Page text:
Diversity (or lack of) in the Modelling Industry

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The modelling industry. The epitome of glamour and fame. Well, that’s what we used to think. Over the recent years it has become more apparent of how tough this career path really is. From Kendall Jenner’s alleged bullying, to the fat shaming of models such as Barbara Palvin, we are slowly starting to see cracks in something that once seemed so perfect. Recently, Leomie Anderson was just another model to find difficulty within the industry.

Words by: Megan Horton
Edited by: Abby Kessock-Philip

The British model who has worked for the likes of Tommy Hilfiger and Victoria Secret, tweeted her dismay when she discovered her allocated make-up artist at NYFW awkwardly mixing foundation shades instead of using one that matched her skin tone. And why was this? The un-experienced make-up artist shockingly only had one shade of brown foundation, which clearly wasn’t the right shade.

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Anderson didn’t hold back her feelings, documenting her experience on her twitter page. Posts included images of multiples shades of white foundations and stylists attempting to control a black female’s hair.

1st tweet

2nd tweet

Can you blame her? I am not sure which confuses me most; the fact that the make-up artist was so unequipped at one of the most professional prestigious fashion events, or the fact that she offered to do Leomie’s make-up knowing she only had one shade. It’s shocking that we live in the 21st century yet ludicrous things like this still happen in the fashion industry.

Sadly this isn’t the first and won’t be the last time a black model has been wrongly treated in the make-up chair. Last year model champ Jourdan Dunn announced that she had now been subjected to wearing wigs due to lack of care taken to her hair. After numerous styling sessions by so many whom simply had no experience in styling ‘afro hair’, Jourdan was left with little to no hair around her hairline. It has often been stated that it’s harder to be black in the model industry, and this demonstrates just that. Why should someone have to worry about others doing their job correctly when they’ve got their own to focus on? We all know fashion week is one of the most stressful times in the annual fashion calendar, models have enough pressure on them to worry about other peoples professionalism. In the past, Jourdan has also explained her experience with make-up artists whom simply have no idea how to do black make-up, and often found herself using her own foundations in the bathroom trying to fix the mess the ‘so called’ professionals had made.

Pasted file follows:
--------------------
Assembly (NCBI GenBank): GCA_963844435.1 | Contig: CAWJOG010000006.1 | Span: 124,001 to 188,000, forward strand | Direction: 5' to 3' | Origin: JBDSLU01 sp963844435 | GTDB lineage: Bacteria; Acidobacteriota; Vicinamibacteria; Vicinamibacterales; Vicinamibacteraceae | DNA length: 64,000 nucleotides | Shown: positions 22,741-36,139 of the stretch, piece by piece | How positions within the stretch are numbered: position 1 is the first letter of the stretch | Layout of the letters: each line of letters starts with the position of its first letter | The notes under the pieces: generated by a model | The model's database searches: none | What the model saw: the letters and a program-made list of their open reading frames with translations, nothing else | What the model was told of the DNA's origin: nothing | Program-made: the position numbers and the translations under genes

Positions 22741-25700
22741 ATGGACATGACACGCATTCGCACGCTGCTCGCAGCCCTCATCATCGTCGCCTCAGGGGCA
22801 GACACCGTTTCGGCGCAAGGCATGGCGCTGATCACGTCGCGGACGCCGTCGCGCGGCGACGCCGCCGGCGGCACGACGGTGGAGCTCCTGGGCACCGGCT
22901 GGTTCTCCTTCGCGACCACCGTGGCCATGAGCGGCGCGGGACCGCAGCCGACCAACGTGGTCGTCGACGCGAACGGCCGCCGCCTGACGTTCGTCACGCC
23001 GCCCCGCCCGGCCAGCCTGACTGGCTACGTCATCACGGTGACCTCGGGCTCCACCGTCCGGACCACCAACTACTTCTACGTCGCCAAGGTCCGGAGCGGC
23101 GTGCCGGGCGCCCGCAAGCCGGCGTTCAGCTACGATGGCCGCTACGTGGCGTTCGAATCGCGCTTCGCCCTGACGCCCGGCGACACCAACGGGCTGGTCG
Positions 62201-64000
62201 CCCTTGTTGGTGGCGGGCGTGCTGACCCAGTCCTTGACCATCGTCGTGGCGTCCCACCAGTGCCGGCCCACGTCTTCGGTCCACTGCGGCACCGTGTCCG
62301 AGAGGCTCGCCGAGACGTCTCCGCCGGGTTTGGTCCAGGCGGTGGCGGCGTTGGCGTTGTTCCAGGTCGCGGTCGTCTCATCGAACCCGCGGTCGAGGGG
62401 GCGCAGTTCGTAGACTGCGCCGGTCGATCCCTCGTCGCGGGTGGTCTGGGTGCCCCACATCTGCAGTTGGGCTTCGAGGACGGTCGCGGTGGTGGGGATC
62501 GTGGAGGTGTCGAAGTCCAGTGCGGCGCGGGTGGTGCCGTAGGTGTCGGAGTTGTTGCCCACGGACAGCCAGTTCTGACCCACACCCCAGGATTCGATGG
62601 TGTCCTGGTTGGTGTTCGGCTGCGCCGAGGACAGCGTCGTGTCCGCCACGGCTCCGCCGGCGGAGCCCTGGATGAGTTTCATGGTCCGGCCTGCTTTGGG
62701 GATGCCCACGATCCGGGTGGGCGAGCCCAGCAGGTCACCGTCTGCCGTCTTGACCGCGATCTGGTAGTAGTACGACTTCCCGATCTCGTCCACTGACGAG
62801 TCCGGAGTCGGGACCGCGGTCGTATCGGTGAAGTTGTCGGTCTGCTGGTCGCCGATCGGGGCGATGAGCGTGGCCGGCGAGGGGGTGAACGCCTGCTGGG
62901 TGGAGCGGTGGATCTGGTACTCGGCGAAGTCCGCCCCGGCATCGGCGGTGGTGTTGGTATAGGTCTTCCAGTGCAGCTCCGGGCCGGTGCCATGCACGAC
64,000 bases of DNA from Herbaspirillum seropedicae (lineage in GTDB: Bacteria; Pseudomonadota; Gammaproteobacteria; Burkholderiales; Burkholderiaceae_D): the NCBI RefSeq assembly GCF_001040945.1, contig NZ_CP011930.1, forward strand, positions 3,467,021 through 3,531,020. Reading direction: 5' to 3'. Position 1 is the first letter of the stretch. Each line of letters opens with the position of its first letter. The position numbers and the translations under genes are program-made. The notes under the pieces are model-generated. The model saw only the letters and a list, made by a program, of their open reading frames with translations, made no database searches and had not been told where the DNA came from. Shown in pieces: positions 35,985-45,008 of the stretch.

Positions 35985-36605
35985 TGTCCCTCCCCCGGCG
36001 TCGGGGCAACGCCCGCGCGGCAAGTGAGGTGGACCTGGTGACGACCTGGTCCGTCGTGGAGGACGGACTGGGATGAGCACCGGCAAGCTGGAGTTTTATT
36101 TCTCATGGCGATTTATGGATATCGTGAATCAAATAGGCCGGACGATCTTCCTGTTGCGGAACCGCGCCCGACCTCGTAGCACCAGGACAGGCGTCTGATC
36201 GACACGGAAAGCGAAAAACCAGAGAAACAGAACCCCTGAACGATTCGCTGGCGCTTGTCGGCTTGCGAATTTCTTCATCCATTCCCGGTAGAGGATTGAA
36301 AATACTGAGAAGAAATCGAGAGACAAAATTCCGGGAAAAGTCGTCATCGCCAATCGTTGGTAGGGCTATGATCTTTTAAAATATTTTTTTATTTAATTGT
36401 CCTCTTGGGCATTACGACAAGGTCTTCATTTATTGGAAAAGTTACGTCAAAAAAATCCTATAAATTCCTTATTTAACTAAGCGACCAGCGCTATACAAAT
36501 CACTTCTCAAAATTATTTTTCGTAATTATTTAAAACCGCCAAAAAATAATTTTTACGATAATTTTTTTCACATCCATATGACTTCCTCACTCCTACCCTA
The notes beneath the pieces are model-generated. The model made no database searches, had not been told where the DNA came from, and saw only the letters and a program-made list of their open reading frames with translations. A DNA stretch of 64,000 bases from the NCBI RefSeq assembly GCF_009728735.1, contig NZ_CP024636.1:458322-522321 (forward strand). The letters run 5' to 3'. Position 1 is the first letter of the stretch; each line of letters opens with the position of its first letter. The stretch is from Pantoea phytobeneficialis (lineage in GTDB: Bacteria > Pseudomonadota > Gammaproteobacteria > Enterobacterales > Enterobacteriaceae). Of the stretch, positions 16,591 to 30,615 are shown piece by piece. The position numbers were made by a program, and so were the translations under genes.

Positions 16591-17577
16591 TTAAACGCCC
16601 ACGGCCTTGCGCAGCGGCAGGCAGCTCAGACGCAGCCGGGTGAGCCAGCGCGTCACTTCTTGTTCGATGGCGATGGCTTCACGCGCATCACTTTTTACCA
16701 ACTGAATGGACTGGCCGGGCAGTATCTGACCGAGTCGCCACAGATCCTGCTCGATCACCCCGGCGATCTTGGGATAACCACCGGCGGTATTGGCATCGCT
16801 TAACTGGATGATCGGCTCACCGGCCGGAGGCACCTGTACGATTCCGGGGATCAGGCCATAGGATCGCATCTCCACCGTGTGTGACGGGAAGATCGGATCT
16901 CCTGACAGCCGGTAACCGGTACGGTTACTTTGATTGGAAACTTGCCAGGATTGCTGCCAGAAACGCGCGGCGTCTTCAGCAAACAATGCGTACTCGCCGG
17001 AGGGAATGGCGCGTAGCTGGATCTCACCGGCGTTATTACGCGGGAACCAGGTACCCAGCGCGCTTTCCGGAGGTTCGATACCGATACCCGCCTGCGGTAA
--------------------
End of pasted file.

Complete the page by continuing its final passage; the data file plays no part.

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Since her foundation incident, Leomie has now posted a video online entitled ‘The Black Model Survival Kit’, where she shows tips and tricks she has picked up along the way. Examples include: taking your own concealer palette, hair oil and even your own nude underwear. The video makes it evidently clear that black models have to go through a lot more than most with Leomie proving they always have to be prepared.

Speaking to the newly qualified make-up artist Marisa Miceli, I was told how she often finds herself turning away clients as she simply has no training in doing any other skin tones apart from white. When Marisa questioned this, her teacher explained that these skills are not a necessity, as there was little diversity within the class. A fairly outdated and ignorant response.

Not all make-up artists are clueless when it comes to this issue, some are perfectly capable of doing their job properly, and those who don’t aren’t, are not always to blame. However, in this day and age all hair and make-up artists should be fully trained and prepared for anyone whom may sit in their chair – whether that person is black, white, or any complexion in-between.